Emerald Ash Borer (EAB) has been confirmed for the first time in Green County, in a private yard in the Town of Decatur. The county is already under quarantine for EAB because of quarantines in neighboring counties, so this new find does not change anything from a regulatory standpoint. It should remind county residents of the importance of not moving firewood from the county to non-quarantine counties, officials say.
“We quarantine Green County last July, along with Richland, Iowa and Lafayette counties, even though we had not confirmed findings of EAB there” said Brian Kuhn, director of the Bureau of Plant Industry in the Wisconsin Department of Agriculture, Trade and Consumer Protection. “This block of counties was surrounded at that point by quarantined counties, which leads us to suspect that EAB is present in low numbers that are difficult to detect. The Green County find confirms this.”
A private homeowner in the Town of Decatur notified the Wisconsin Department of Natural Resources after seeing woodpecker damage and the telltale serpentine tunneling made by EAB larvae under the tree bark. Woodpeckers tear bark from infected trees as they feed on the larvae. Samples of EAB larvae were collected April 22 and the U.S. Department of Agriculture confirmed April 24, that they were emerald ash borer.
Quarantines prohibit ash wood products and hardwood firewood from being moved to areas that are not quarantined. For businesses handling wood products that could carry EAB, this means that they must work with DATCP to assure that their products are pest-free before shipping to non-quarantine counties. For private citizens, a quarantine means that residents may not take firewood from these counties to non-quarantine counties.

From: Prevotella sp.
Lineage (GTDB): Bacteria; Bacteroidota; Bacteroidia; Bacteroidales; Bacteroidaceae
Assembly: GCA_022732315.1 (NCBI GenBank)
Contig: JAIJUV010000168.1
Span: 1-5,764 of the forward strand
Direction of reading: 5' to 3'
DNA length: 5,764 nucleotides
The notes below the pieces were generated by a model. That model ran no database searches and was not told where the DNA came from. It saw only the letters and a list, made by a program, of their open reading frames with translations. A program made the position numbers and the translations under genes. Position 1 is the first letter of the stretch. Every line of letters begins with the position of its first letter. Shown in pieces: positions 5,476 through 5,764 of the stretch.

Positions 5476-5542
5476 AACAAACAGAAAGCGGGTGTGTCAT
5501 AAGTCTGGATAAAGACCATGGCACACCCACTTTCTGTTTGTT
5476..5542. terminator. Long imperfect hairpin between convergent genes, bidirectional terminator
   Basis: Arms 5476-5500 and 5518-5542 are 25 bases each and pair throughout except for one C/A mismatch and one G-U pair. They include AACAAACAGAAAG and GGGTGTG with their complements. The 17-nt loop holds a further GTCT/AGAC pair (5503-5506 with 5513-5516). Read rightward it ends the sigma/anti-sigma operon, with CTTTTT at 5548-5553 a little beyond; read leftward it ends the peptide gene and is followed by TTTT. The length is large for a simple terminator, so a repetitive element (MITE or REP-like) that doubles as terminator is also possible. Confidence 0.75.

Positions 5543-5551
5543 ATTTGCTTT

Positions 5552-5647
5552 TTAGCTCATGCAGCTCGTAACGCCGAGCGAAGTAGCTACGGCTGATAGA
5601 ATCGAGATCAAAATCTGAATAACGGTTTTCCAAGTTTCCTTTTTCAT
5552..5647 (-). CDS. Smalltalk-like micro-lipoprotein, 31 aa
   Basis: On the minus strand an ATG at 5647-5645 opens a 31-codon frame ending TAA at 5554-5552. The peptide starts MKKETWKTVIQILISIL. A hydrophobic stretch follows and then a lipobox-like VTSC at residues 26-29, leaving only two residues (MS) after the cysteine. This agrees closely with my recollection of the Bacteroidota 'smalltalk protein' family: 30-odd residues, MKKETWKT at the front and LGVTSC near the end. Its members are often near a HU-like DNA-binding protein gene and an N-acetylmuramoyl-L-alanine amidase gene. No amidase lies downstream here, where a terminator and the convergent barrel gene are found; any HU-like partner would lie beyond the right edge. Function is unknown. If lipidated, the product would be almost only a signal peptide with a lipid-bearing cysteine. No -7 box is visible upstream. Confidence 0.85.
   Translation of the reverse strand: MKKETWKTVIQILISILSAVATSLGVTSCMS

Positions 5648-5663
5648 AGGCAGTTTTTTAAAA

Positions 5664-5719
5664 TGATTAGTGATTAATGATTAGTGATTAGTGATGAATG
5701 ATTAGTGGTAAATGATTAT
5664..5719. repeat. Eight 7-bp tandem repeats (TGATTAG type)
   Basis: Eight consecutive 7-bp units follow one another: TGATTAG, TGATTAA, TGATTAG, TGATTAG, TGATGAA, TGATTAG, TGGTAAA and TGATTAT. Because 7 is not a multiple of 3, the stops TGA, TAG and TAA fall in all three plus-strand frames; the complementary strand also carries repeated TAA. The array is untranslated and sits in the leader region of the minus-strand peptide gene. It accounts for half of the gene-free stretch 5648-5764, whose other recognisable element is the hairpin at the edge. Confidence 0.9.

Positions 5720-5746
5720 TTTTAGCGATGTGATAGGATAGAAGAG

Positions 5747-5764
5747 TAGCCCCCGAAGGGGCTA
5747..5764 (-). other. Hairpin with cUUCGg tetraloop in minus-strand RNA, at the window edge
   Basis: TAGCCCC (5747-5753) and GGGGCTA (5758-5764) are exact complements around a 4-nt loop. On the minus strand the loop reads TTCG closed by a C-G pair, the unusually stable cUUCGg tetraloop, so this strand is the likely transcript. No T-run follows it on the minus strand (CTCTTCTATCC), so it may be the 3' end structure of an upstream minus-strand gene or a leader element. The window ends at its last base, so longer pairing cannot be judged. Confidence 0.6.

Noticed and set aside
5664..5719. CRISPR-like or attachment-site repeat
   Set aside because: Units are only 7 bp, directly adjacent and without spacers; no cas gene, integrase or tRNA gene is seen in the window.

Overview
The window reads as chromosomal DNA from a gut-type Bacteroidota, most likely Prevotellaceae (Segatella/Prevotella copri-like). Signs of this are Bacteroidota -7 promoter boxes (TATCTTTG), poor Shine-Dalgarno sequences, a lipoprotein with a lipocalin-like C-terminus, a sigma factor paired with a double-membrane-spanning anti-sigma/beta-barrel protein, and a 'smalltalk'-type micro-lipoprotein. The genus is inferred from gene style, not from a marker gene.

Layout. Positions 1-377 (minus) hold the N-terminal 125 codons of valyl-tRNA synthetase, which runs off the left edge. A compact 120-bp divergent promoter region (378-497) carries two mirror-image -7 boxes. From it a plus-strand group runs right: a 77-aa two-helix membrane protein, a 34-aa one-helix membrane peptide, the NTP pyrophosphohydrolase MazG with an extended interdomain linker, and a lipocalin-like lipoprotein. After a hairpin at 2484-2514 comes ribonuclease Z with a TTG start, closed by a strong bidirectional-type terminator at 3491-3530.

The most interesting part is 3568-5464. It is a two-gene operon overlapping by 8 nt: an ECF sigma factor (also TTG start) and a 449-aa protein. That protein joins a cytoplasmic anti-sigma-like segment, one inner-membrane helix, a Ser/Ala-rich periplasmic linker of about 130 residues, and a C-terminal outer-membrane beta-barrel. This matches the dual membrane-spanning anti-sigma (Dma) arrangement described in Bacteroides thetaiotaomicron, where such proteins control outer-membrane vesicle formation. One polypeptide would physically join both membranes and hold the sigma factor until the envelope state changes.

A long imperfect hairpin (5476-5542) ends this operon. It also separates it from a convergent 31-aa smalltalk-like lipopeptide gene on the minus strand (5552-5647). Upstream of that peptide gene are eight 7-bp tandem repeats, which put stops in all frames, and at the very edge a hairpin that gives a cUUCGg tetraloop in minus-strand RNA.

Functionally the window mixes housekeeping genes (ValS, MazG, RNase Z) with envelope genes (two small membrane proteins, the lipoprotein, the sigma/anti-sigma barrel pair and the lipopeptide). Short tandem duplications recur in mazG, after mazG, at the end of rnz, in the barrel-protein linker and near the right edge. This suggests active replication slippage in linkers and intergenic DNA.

“While it is legal to move firewood within the quarantined counties, we strongly discourage it” Kuhn said. “The vast majority of EAB infestations have resulted from the movement of firewood. EAB is one of a number of forest pests and diseases that can easily and invisibly move from one location to another under the bark of firewood. If we could reduce the long distance movement of firewood we would reduce the spread of many invasive forest pests, not just EAB.”
DATCP recommends that property owners who have ash trees in quarantine counties:
- Keep a close watch for possible signs of EAB infestation: Thinning canopy, D-shaped holes in the bark, cracked bark, branches sprouting low on the trunk, and woodpeckers pulling at bark.
- Consider preventative treatments if your property is within 15 miles of a known infestation.
- Consider planting different species of trees that are not susceptible to EAB.
- Call a professional arborist, and visit emeraldashborer.wi.gov for detailed information.
Emerald Ash Borer is native to China and probably entered the United States on packing material, showing up first in Michigan in 2002. It was first found in Wisconsin in 2008 in Ozaukee County. Other quarantined Wisconsin counties are Adams, Brown, Buffalo, Calumet, Columbia, Crawford, Dane, Dodge, Door Douglas, Fond du Lac, Grant, Iowa, Jefferson, Juneau, Kenosha, Kewaunee, Lacrosse, Lafayette, Manitowoc, Milwaukee, Monroe, Oneida, Outagamie, Ozaukee, Racine, Richland, Rock, Sauk, Sheboygan, Trempealeau, Vernon, Walworth, Washington, Waukesha and Winnebago.
EAB adults lay eggs on the bark of ash trees in mid-to late summer. When the eggs hatch a week or two later, the larvae burrow under the bar for the winter and feed, forming the characteristic S-shaped tunnels and destroying the tree’s ability to take up nutrients and water. In summer, the adults emerge through D-shaped holes in the bark.
The Wisconsin Emerald Ash Borer Program includes DATCP; DNR; UW-Madison, UW-Extension; USDA Forest Service and Animal and Plant Health Inspection Service.
Press Release used courtesy of Wisconsin DATCP.